Obituary: Peter Thomson
On the Tuesday of Open Championship week in 2008, the Association of Golf Writers held their annual dinner in the R and A marquee at Royal Birkdale, where Pádraig Harrington became only the fourth Irish recipient of their annual award.
As it happened, the man chosen to present it was Peter Thomson, who had captured his fifth Open title on that splendid links 43 years previously. Now, having once been a regular visitor to these shores, the great Australian is gone from us.
I met him at Rathsallagh GC on June 26, 1996, a date burned into the memory by the drive back to the city, when traffic on the Naas dual carriageway was halted by a momentous event - the murder of Veronica Guerin.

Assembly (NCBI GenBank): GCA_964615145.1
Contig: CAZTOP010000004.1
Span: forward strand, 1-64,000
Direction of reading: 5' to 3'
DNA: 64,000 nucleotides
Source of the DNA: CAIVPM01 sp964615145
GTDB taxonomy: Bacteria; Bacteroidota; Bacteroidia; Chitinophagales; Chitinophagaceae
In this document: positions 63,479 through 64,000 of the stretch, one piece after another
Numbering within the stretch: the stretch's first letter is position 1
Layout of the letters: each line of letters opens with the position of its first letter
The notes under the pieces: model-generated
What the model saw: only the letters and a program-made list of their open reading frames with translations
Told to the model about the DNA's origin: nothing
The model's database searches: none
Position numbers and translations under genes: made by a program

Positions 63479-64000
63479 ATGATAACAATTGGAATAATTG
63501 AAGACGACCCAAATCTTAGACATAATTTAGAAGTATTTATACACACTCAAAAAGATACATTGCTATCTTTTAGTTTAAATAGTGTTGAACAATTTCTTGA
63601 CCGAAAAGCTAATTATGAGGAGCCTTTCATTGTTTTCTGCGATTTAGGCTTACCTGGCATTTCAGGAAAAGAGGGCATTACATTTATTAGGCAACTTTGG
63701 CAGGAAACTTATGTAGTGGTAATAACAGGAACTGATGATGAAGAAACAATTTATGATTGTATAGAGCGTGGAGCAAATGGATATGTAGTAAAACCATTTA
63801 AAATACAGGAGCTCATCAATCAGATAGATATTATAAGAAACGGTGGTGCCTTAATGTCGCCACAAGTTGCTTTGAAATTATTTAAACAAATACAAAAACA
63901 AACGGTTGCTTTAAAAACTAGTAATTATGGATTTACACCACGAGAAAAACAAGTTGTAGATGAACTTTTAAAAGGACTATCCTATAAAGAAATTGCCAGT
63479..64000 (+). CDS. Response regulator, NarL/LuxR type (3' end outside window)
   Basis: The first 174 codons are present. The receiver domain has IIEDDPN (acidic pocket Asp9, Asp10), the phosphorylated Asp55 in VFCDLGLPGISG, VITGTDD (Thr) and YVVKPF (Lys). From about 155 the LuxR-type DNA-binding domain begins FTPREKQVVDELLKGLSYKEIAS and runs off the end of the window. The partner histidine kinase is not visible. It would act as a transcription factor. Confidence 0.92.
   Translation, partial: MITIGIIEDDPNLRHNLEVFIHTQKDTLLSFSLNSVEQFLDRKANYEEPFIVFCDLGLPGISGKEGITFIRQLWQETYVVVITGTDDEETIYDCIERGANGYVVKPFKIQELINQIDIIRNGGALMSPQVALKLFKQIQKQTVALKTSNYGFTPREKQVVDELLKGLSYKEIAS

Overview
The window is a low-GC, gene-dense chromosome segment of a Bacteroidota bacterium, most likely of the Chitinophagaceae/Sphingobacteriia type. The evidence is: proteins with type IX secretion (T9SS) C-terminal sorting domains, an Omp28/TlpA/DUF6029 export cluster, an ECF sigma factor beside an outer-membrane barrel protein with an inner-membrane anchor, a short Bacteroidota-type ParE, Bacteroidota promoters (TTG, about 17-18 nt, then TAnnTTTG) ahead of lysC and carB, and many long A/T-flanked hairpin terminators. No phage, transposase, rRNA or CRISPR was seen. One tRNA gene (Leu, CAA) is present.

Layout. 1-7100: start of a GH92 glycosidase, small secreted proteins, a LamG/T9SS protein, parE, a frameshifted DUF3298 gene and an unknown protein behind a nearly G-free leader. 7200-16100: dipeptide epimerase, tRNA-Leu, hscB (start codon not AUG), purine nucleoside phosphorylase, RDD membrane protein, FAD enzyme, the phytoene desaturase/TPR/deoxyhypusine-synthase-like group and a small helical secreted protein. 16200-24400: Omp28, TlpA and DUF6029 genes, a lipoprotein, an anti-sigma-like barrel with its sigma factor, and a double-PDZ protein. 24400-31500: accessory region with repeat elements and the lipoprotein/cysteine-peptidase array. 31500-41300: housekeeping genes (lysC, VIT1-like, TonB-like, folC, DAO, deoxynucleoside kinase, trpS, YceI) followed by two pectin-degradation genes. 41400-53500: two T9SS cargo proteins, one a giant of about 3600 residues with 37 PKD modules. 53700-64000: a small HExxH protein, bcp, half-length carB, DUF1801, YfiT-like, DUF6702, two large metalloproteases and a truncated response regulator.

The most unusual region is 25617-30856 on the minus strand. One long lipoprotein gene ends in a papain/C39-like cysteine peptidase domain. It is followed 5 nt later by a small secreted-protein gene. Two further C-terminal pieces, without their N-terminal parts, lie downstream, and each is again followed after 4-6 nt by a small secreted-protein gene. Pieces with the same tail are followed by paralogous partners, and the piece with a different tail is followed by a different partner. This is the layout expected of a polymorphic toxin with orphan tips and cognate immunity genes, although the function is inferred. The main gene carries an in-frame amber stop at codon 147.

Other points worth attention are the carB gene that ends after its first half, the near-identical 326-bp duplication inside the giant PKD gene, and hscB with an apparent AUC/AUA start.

Thomson had talked of Ben Hogan as the best player he'd ever seen. "I played a lot with Hogan and after studying him at close quarters, I concluded he had a level of skill slightly higher than Nicklaus," he said. Naturally, he also talked of Christy O'Connor, who was tied second behind him in that '65 Open.
They shared fairways for the last time in September 1983, to mark the official opening of Stackstown GC, where Himself beat his old rival by 75 to 82, not that the score mattered. O'Connor later told me: "As we get older, the two things a golfer loses are concentration and power in the legs. It was Peter's magnificent concentration that made him such a great champion."
Though Thomson won only a modest $64,941 on the regular US Tour, he made up for lost time when returning there as a senior in 1982. Between 1984 and 1985 he captured 11 tournaments and on quitting in 1990, had amassed prize money of $1,061,118.
He was an engaging, intelligent man with whom I was fortunate to have had a number of lengthy conversations. Golf will remember him as a real credit to his craft.
Sunday Indo Sport